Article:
Before I go into “junior” games, I just want to mention a company called Haba. Obviously there are tons of companies out there making games for you kids and toddlers, but Haba has a collection called “My Very First Games“. They are so cute and I am looking forward to picking a few out for my son. My biggest thing about them is that their games are rather expensive for little kid games. Regardless, please go take a peek because they are adorable… or maybe I’m just a sucker for the whole “My first” thing. 🙂

We’ll start with your basic Hasbro Junior Games listed by youngest age first!

Boggle Junior, ages 3+, 1+ players.

Yahtzee Jr, ages 4+, 2-4 players.

Monopoly Junior, ages 5+, 2-4 players.

Junior Scrabble, ages 5+, 2-4 players.

Clue Junior, ages 5+, 2-6 players.

The Game of Life Junior, ages 5+, 2-4 players.

Cranium Junior, ages 7+, 2 players.

Trivial Pursuit: Junior, ages 8+, 2-4 players.

Taboo Junior, ages 8+, 4 players.

Non-Hasbro Games.

Sequence for kids, Jax Games, ages 3-6, 2-4 players.

My First Carcassonne, Z-Man Games, ages 4+, 2-4 players, 20 min playtime.

My First Stone Age – The card game, Z-Man Games, ages 4+, 2-4 players, 10 min playtime.

My First Stone Age, Z-Man Games, ages 5+, 2-4 players, 15 min playtime.

Junior Labyrinth, Ravensburger, ages 5+, 1-4 players, 15 min playtime.

Catan Junior, Mayfair Games, ages 6+, 2-4 players, 30-40 min playtime.

Ticket to Ride First Journey, Days of Wonder, ages 6+, 2-4 players, 15-30 min playtime.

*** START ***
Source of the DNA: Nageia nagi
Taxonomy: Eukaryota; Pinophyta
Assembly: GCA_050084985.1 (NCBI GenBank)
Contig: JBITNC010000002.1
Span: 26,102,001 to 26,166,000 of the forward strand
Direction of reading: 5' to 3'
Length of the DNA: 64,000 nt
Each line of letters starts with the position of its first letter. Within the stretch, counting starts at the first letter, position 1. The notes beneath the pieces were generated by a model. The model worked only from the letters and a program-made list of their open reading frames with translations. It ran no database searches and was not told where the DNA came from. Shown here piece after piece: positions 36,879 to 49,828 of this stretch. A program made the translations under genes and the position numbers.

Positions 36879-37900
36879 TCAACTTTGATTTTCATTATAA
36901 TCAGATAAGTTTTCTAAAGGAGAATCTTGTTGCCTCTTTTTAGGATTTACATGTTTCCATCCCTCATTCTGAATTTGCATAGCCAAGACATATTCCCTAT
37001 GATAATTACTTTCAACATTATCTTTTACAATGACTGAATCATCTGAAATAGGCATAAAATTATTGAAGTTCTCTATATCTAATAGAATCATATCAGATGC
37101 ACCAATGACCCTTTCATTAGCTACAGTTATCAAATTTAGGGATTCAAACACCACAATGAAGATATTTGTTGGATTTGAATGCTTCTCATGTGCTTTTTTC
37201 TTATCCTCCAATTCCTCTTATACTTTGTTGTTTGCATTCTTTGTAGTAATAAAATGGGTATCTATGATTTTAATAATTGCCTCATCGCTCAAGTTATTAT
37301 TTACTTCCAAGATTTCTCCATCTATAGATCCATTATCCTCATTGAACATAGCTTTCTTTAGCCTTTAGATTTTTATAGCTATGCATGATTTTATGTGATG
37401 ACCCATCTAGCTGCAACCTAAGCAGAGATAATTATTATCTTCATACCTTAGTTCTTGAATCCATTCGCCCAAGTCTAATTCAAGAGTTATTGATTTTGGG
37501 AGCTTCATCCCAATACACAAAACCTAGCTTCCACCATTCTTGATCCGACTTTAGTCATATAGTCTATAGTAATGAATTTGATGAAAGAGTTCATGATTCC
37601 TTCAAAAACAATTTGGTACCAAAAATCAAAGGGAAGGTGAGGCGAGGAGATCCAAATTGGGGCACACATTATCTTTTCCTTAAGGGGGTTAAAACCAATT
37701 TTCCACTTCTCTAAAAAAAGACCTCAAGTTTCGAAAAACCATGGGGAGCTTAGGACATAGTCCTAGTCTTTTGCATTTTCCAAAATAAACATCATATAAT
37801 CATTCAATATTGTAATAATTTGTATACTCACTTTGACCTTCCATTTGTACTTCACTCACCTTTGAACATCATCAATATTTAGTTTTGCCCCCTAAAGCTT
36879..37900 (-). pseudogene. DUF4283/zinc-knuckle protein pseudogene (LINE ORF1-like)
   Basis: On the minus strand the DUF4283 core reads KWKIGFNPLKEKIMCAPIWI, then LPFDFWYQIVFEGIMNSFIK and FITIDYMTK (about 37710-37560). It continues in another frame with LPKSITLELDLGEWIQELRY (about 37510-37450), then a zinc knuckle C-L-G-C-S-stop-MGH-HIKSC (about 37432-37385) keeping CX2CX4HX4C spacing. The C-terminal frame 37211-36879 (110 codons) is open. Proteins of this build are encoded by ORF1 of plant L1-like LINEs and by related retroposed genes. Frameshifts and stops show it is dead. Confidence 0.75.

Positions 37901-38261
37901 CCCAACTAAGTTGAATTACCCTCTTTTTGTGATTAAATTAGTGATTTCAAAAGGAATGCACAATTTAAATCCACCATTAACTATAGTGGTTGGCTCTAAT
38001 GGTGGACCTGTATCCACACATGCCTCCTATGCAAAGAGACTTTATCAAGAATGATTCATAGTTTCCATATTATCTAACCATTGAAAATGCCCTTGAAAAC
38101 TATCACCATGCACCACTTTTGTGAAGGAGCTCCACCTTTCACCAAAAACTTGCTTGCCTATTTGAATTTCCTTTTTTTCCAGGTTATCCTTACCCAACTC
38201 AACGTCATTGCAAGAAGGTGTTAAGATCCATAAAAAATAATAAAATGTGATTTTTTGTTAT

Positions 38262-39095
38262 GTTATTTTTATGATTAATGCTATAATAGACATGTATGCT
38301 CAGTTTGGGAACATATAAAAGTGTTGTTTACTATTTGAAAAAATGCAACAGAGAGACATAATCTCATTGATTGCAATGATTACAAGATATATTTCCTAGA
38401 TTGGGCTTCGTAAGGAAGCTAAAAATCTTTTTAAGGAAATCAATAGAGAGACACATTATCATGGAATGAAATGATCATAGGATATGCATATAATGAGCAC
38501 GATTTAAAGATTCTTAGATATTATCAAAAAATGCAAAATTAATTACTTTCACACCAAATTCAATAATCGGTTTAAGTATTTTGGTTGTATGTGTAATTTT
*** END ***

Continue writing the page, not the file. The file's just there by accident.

Ticket to Ride First Journey Europe, Days of Wonder, ages 6+, 2-4 players, 15-30 min playtime.

Krosmaster Junior, Ghenos Games, ages 7+, 2-4 players, 5-15 min playtime.

I hope you’ve found some new additions to your game library on this list and hopefully you can find that perfect gateway junior game version of your favorite games! Know of anymore? Let me know! Until next time… Live by the board.

-livingbytheboard

Industry Interviews – Plaid Hat Games, Colby Dauch interview!

Greetings All,

Today I get to bring an interesting little interview from Plaid Hat Games own Colby Dauch! Did you know that he used to work for Hasboro and Wizard’s of the Coast? Well… now ya do! Keep reading for more info! Enjoy!

plaid

 

1) I understand that before Plaid Hat you did game design for Hasboro and Wizards of the Coast. Did you enjoy your time with said companies and can you please list a memorable game you worked on for each company?
The work I did for Hasbro and Wizards was as a freelance game designer.  I did enjoy it, especially working under the tutelage of the great Craig VanNess.  Heroscape would be the most notable game I worked on. In fact that’s the only work I did at Wizards after having followed the game there from Hasbro.
2) Have you had any employment outside of the gaming industry?
Yes, I worked doing in home service with the mentally impaired, I worked at an after school program for at risk youth and I worked media director for a church.
3) Why did you choose the gaming industry for a career?
There was no point at which I made  firm choice to make a career in the gaming industry.  Rather it was something that evolved over time.  Started doing development work as a hobby, then kind of became a community ambassador and organizer around Heroscape, then picked up some freelance work, then developed a game of my own, started a game company to publish it, then over time Plaid Hat Games great to the point where I was able to quit my day job and do it full-time.